On the heels of his bronze at last summer's Rio Olympics, Warner and his girlfriend Jen Cotten, a former 400 hurdler, left their hometown of London, Ont., to train in Calgary with Les Gramantik.
If the new partnership is yielding promising results, it was impossible to tell at these world championships.
"I think a lot's working. I wasn't able to show it here. I felt pretty terrible for a lot of events," Warner said. "Time will tell if it was the right decision, but I definitely at this moment think it was."
Gramantik said the disappointment as a coach rivalled the 1996 Olympics with Michael Smith (he struggled with over-hydration and finished 13th), and Jessica Zelinka at the 2012 Games (she finished seventh after a fifth-place finish four years earlier in Athens.)
"Damian exhibited incredible strength to be able to compete," Gramantik said. "His energy system was greatly compromised so most of the events with power application was negatively affected. . . I know we will be back strong after this experience."
After he'd mercifully crossed the 1,500 finish line to end a terrible two days, Warner was happy to spot Cotten in the crowd.
"She was crying," Warner said. "It really helped having her here, going through events when you feel mentally exhausted and you want to quit, and you see Jen in the crowd. Even though you're pretty upset, she always has a way to make you smile."
In the 5,000, Ahmed stuck with a lead group that featured British star Mo Farah in his final race, for all but the final lap. The 26-year-old from St. Catharines Ont., who was fourth in the event in Rio, finished in 13 minutes 35.43 seconds.
"I felt pretty good, I was gathering myself for that last 400 metres, I was in position with 400 metres to go, and I just didn't have enough," Ahmed said. "They just hit another top gear that I didn't have, and I couldn't hang."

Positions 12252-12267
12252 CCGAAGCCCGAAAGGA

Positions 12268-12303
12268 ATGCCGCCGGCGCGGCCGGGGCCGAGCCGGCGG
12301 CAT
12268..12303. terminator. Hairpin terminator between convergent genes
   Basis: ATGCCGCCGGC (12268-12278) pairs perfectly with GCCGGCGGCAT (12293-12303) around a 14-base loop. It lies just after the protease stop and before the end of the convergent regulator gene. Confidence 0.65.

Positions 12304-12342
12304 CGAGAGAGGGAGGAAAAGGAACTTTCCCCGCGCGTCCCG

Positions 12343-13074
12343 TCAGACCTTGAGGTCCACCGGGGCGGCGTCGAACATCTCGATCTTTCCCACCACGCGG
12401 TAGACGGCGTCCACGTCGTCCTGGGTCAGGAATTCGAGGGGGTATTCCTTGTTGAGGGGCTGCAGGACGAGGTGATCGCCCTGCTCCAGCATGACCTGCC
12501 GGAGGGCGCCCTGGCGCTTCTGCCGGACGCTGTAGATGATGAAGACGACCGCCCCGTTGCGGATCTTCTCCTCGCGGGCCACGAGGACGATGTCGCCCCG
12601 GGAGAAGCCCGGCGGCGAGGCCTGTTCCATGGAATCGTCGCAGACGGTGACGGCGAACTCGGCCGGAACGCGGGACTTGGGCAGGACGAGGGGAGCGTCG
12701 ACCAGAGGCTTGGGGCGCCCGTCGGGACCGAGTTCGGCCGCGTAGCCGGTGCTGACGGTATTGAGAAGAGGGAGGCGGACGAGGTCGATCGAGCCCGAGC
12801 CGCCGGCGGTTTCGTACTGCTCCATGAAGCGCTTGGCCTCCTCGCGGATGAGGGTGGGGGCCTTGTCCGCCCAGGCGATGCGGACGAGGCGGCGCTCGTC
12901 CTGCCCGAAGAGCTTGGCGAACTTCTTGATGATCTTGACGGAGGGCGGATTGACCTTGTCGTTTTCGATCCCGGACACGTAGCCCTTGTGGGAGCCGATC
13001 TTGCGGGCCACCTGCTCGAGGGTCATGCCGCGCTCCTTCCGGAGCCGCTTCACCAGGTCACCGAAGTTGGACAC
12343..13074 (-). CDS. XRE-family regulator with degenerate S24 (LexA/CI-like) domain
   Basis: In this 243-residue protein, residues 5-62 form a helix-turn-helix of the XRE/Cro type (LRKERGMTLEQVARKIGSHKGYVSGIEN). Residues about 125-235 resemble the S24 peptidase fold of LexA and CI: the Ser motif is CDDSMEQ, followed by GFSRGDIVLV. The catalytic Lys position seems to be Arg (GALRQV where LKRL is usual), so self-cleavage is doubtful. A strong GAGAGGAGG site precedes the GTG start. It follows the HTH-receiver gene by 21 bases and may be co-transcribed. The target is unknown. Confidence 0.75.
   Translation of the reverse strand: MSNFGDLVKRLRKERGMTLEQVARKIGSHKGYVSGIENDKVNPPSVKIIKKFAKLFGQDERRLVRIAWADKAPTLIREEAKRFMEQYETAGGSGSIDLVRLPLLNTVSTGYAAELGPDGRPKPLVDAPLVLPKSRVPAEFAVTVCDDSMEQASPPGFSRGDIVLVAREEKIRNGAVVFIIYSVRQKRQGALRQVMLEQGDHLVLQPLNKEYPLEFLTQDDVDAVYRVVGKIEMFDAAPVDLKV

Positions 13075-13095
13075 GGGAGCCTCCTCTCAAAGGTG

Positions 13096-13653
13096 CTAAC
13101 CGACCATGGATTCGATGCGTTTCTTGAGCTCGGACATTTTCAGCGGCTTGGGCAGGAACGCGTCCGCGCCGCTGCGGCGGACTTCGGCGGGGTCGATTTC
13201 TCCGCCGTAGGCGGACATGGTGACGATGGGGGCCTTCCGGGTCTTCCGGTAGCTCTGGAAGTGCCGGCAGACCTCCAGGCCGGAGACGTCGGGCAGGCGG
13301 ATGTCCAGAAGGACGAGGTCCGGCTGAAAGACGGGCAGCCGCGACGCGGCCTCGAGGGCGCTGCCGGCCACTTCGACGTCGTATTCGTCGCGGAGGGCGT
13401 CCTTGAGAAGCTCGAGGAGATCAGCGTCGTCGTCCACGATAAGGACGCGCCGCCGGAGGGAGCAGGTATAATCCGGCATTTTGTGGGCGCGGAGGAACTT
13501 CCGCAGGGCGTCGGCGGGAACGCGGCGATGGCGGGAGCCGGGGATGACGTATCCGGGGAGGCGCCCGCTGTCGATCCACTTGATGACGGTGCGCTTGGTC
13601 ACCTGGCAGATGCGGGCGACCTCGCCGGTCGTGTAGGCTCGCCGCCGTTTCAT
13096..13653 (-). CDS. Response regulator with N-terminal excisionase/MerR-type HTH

Ahmed, who was born in Mogadishu, Somalia, had raced to eighth in the 10,000 metres last week. Both finishes are Canadian bests. But not good enough for Ahmed.
"I have aspirations to be on the podium, winning it," he said. "That's the frustrating part, is not being close enough."
Toronto's Knight finished in 13:39.15, and the young runner was one of the few Canadians actually smiling on Saturday, calling the race a "huge learning experience."
Knight appreciated the historical significance of being in Farah's last world race.
"As soon as the race was over, and I was on top of the stands doing the media, I took a second to observe and I saw (Farah) doing his victory lap and crowd was going crazy," Knight said. "It was just something really special."
Farah had to settle for silver after Ethiopia's Muktar Edris edged him out for gold crossing in 13:32.79. Farah crossed in 13:33.22.
And in a 4x100 punctuated by Jamaican star Usain Bolt pulling up with a hamstring cramp in a dramatic final leg, Canada's team of Gavin Smellie, Brown, Brendon Rodney, and Mobolade Ajomale finished in 38.59. The team was missing star Andre De Grasse, who withdrew from the meet with a hamstring injury. Great Britain took the gold, the U.S. was second, while Japan followed in third.
Lori Ewing, The Canadian Press